But the law of the Zinta, as I now learned, will not allow sentence of death to be passed save by an absolutely unanimous vote. It is held that if one judge educated in the ideas of the Order, appreciating to the full the priceless importance of its teaching and the guilt of treason against it, is unpersuaded that there exists sufficient cause for the supreme penalty, the doubt is such as should preclude the infliction of that penalty. It is, however, permitted and expected that the dissentients, if few in number, much more a single dissentient, shall listen attentively and give the most respectful and impartial consideration to the arguments of brethren, and especially of seniors. If a single mind remains unmoved, its dissent is decisive. But it would be the gravest dereliction of duty to persist from wilfulness, obstinacy, or pride, in adhesion to a view perhaps hastily expressed in opposition to authority and argument. The debate to which my speech gave rise lasted for two hours. Each speaker spoke but a few terse expressive sentences; and after each speech came a pause allowing full time for the consideration of its reasoning. Two points were very soon made clear to all. The offender had justly forfeited his life; and if his death were necessary or greatly conducive to the safety of the rest, the mercy which for his sake imperilled worthier men and sacred truths would have been no less than a crime. The thought, however, that weighed most with me against my natural feeling was an experience to which none present could appeal. I had sat on many courts-martial where cowardice was the only charge imputed; and in every case in which that charge was proved, sentence of death had been passed and carried out on a ground I could not refuse to consider sufficient:—namely, that the infection of terror can best be repressed by an example inspiring deeper terror than that to which the prisoner has yielded. Compelled by these precedents, though with intense reluctance, I submitted at last to the universal judgment. Esmo having collected the will, I cannot say the voices, of the assembly, paused for a minute in silence.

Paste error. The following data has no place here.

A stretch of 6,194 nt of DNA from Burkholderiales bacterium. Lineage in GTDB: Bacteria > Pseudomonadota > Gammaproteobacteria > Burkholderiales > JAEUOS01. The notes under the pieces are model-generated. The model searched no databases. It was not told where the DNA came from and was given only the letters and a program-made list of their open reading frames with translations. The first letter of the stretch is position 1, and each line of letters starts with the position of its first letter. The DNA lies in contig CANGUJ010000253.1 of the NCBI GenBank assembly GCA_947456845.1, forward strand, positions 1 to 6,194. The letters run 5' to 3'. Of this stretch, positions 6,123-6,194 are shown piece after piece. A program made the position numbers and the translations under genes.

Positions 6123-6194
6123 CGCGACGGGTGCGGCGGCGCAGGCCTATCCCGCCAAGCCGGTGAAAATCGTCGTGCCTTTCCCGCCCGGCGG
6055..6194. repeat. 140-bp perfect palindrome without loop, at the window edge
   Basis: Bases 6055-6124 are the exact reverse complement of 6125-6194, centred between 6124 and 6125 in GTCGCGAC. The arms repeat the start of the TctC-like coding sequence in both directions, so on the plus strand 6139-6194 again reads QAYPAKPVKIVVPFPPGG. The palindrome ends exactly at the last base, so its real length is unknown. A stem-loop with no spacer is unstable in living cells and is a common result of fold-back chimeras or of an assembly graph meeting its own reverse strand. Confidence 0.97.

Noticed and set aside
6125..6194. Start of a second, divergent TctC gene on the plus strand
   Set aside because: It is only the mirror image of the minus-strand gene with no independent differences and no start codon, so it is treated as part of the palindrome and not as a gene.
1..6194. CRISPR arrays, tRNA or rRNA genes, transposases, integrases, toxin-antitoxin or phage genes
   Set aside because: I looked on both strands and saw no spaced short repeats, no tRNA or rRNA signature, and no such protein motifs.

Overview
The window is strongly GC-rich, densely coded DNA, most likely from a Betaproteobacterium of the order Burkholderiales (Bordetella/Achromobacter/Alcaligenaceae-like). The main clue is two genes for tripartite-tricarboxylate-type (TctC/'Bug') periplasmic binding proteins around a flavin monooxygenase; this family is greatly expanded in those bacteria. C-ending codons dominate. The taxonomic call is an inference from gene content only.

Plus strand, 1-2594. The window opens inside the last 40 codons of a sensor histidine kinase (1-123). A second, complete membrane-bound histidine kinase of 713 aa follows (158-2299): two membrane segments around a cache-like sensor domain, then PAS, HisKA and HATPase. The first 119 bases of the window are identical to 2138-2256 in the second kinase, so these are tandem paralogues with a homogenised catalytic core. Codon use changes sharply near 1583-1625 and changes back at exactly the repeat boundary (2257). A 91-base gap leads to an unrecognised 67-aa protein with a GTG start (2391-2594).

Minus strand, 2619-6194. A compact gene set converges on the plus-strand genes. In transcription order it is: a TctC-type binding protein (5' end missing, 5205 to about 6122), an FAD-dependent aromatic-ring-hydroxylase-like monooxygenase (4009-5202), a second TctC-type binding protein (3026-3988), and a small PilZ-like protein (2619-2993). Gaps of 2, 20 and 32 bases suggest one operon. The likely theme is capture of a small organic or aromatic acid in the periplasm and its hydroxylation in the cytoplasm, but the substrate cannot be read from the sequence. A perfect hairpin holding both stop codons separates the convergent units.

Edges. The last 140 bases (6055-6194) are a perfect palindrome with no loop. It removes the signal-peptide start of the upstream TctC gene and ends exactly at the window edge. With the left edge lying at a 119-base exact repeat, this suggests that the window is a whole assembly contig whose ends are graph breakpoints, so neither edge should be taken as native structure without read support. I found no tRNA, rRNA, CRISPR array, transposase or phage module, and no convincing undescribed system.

“The Present has pronounced,” he said at last. “Are the voices of the Past assentient?”
He looked around as if to see whether, under real or supposed inspiration, any of those before him would give in another name a judgment opposite to that in which all had concurred. Instinctively I glanced towards the Throne, but it remained vacant as ever. Then, fixing his eyes for a few moments upon the culprit, who started and woke to full consciousness under his gaze—and receiving from the Chief nearest to him on the left a chain of small golden circles similar to that of the canopy, represented also on the Signet, while he on the right held a small roll, on the golden surface of which a long list of names was inscribed—our Superior pronounced, amid deepest stillness, in a low clear tone, the form of excommunication; breaking at the appropriate moment one link from the chain, and, at a later point, drawing a broad crimson bar through one cipher on the roll:—